Nearly 40,000 admitted patients had to wait more than 18 weeks to begin consultant-led treatment in February, while A&E units missed their waiting time target by the biggest margin in a decade, new statistics have revealed.
Hospitals are targeted with ensuring that 90% of patients begin treatment within 18 weeks, however only 87% were seen within this time. What's more, over 13,000 people had to wait more than 26 weeks.
The figures for waiting times in NHS hospitals in England are the worst for almost seven years, while the median waiting time for February was 10 weeks - up from 8.4 weeks five years ago.
The NHS also missed the target on A&E waiting times during the first quarter of 2015, with 91.8% of patients treated or discharged within four hours, versus the target of 95% - the biggest margin in a decade.
However Dr Barbara Hakin, national director of commissioning operations for NHS England, blamed an increase in demand on hospitals in the last year.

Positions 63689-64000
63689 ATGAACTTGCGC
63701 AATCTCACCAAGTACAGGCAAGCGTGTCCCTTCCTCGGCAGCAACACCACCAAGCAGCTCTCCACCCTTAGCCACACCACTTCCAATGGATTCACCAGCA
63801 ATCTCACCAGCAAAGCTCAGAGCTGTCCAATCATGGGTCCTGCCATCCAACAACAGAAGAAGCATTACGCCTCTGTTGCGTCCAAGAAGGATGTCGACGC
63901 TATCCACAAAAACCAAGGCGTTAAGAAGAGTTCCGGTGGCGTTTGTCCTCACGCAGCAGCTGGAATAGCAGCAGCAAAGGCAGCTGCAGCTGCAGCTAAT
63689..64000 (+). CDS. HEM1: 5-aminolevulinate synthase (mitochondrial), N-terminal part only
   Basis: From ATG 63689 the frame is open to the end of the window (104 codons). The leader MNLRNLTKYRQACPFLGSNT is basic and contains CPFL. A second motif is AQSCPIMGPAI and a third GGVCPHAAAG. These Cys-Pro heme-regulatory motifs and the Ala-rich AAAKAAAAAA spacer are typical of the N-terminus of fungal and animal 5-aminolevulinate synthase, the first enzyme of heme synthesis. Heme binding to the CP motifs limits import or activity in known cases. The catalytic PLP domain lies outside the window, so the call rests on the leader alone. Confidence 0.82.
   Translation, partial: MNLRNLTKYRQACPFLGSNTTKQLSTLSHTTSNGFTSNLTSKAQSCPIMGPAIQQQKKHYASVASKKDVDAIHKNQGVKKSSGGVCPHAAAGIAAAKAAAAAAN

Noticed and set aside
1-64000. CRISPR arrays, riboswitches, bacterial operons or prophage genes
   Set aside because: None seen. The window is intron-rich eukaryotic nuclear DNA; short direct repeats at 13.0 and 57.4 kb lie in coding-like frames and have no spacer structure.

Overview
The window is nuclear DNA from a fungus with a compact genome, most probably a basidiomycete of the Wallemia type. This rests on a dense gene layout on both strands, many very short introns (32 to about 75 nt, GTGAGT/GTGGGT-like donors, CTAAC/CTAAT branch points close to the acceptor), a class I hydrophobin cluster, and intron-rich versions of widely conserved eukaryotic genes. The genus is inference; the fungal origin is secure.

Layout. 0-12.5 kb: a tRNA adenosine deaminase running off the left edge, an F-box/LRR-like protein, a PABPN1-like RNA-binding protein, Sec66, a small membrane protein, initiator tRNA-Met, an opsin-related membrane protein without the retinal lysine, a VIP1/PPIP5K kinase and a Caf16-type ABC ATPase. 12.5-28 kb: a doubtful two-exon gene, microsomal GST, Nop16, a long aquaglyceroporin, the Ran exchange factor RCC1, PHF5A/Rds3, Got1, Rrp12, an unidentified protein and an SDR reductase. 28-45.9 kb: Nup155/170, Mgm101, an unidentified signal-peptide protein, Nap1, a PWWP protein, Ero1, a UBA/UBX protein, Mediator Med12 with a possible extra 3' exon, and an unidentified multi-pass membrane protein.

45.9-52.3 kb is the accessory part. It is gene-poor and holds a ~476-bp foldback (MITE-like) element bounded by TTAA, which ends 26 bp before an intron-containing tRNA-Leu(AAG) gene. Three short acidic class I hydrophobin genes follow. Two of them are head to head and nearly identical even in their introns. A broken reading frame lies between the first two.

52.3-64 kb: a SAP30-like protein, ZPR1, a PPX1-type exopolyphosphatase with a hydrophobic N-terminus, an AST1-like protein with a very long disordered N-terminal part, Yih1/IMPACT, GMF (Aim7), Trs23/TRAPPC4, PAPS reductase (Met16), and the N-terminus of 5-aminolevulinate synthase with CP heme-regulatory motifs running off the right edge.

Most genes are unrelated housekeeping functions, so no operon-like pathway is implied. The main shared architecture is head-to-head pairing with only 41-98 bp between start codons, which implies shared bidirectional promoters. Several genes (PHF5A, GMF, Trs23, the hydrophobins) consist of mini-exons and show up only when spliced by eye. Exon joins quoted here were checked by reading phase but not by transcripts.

"The NHS has continued to deliver good services for patients with last week seeing the highest number of emergency admissions this year," she said.
"In the last 12 months we have seen more than 22 million patients at A&E, an increase of 2.7% on 2013-14 with more than 5.4 million emergency admissions, an increase of 4% on the previous year. In the face of this intense and ongoing pressure our staff continued to admit or treat and discharge more than nine out of 10 patients within four hours. This represents an incredible effort by NHS staff over the course of the year."